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Questions and Answers

Protocol of Phytosanitary Requirements for the Export of Nectarines from Australia to China

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What is the purpose of this protocol?

The protocol allows the export of Australian nectarines to China.

Australian producers and exporters can now export Australian nectarines to China under mutually agreed conditions.

What horticulture commodity does the protocol cover?

The protocol covers all Australian nectarine (Prunus persica var. nectarina) cultivars – no other species have been approved yet.

What is the importance of the protocol?

The protocol is important because it allows Australia to supply the Chinese market with nectarines for the first time.

The conditions in the protocol provide commercially viable export conditions and a range of treatment options, and for the first time include China’s recognition of fruit fly pest free areas in mainland Australia.

The nectarine producers of Australia now have the opportunity to take advantage of the second largest consumer market in the world.

When does the protocol come into effect?

The protocol came into effect immediately after it was initialled by Australian and Chinese Government Officials in China on Friday 20 May 2016.

What is covered by a protocol?

Countries with protocol agreements with Australia have specific requirements for importing Australian commodities. The protocols identify specific quarantine pests of concern to the importing country and the phytosanitary measures or treatments that will be accepted to address these pests to allow trade to occur.

What will growers and exporters be required to do to export nectarines to China?

Orchards, packinghouses and treatment facilities will need to be registered with the department in order to trade under the protocol.

In addition, growers will need to monitor and manage a range of pests of quarantine concern to China.

Australian nectarines can be exported to China under the protocol sourced from fruit fly pest free areas for Mediterranean, Queensland and lesser Queensland fruit flies. Should there be an outbreak of these fruit fly species in a fruit fly pest free area, growers must comply with reporting and monitoring for detections and outbreaks in cooperation with the department.

Australian nectarines sourced from outside recognised fruit fly pest free areas are required to undergo a treatment to mitigate against fruit fly.

Which areas are recognised by China as free from fruit fly?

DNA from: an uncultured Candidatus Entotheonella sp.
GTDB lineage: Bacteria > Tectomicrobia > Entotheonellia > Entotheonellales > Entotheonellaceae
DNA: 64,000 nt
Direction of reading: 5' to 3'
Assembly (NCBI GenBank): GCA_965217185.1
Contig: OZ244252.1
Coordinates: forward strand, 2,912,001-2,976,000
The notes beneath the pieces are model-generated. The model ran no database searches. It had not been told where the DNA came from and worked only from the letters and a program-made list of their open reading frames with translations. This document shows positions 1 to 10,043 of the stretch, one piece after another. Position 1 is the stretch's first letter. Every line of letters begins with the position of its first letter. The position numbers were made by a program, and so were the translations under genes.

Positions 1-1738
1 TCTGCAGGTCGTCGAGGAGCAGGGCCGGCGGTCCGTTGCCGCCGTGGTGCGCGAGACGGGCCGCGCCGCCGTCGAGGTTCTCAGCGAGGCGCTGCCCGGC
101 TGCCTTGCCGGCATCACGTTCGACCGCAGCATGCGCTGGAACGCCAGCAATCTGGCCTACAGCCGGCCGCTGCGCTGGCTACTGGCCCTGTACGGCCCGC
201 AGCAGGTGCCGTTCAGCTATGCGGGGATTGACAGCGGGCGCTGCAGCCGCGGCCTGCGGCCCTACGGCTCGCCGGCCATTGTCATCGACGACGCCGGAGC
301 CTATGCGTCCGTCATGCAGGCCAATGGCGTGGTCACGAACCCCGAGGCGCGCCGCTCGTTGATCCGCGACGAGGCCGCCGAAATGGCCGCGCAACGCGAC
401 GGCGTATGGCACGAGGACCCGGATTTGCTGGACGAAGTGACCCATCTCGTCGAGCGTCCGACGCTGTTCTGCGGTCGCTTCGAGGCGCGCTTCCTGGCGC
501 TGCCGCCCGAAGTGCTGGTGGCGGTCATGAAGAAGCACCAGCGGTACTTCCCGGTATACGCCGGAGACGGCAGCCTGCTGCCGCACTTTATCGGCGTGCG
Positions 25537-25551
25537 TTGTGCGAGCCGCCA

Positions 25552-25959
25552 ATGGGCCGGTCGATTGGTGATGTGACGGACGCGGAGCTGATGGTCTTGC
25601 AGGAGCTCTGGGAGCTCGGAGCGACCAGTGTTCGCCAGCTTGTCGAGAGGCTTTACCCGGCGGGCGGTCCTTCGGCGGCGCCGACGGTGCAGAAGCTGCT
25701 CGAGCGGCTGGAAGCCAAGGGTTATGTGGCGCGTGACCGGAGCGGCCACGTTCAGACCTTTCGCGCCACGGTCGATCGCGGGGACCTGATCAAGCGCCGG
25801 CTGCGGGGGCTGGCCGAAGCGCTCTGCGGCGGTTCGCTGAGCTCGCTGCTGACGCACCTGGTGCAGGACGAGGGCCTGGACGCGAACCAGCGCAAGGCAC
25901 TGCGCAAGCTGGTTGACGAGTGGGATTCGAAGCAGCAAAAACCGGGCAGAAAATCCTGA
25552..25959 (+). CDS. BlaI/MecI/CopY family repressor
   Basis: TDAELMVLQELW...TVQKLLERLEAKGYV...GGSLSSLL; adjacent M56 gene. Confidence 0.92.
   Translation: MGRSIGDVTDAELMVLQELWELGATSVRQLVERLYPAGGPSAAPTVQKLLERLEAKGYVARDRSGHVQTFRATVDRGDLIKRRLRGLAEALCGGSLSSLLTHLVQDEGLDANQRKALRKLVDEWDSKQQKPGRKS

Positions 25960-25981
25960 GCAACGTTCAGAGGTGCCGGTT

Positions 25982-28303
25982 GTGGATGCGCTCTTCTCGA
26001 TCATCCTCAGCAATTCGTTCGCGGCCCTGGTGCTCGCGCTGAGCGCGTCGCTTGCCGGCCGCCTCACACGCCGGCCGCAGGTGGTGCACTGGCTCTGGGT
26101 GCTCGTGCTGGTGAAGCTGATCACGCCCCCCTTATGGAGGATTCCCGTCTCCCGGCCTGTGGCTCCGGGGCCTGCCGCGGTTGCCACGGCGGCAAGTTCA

The specific areas recognised by China as being free from all fruit flies of quarantine concern are Tasmania and the Riverland region of South Australia.

Under the protocol China recognises Western Australia as being free from Queensland fruit fly and lesser Queensland fruit fly.

China recognises that Mediterranean fruit fly is present in Western Australia only and is not known to occur in the rest of Australia.

The Sunraysia region of Victoria and NSW, the Riverina region of NSW, and the Cobram region of Victoria are recognised by China as being free from all fruit flies of quarantine concern except for Queensland fruit fly.

What treatment options are there?

No fruit fly treatment is required for nectarines sourced from Tasmania and Riverland.

Nectarines sourced from Western Australia, where Mediterranean fruit fly is present, must undergo cold treatment at 2.1 °C or below for at least 21 days, or combination methyl bromide fumigation followed by a shorter cold treatment at higher temperature than a stand-alone cold treatment.

Nectarines sourced from areas of eastern Australia where Queensland fruit fly or Lesser Queensland fruit fly is present must undergo either cold treatment at 3°C or below for at least 18 days or methyl bromide fumigation or the combination treatment (cold and fumigation) noted above.

How does the China-Australia Free Trade Agreement benefit nectarine exports?

The implementation of the China-Australia Free Trade Agreement (ChAFTA) on 20 December 2015 means that Australian nectarines currently have a 6 per cent tariff applied, down from 10 per cent prior to entry into force of the agreement.
Under ChAFTA, from 1 January 2017 Australian nectarines will have a tariff of only
4 per cent applied.
Further tariff reductions will follow in January 2018, with all tariffs on Australian nectarines eliminated from 1 January 2019.

If I need more information who should I talk to?

Members of the public and industry can contact us through our general enquiry contact information
Phone: 1800 900 090
Media outlets can contact the department’s media team in the following ways:
Email form: Media
Phone: 02 6272 3232
International phone:  +61 2 6272 3232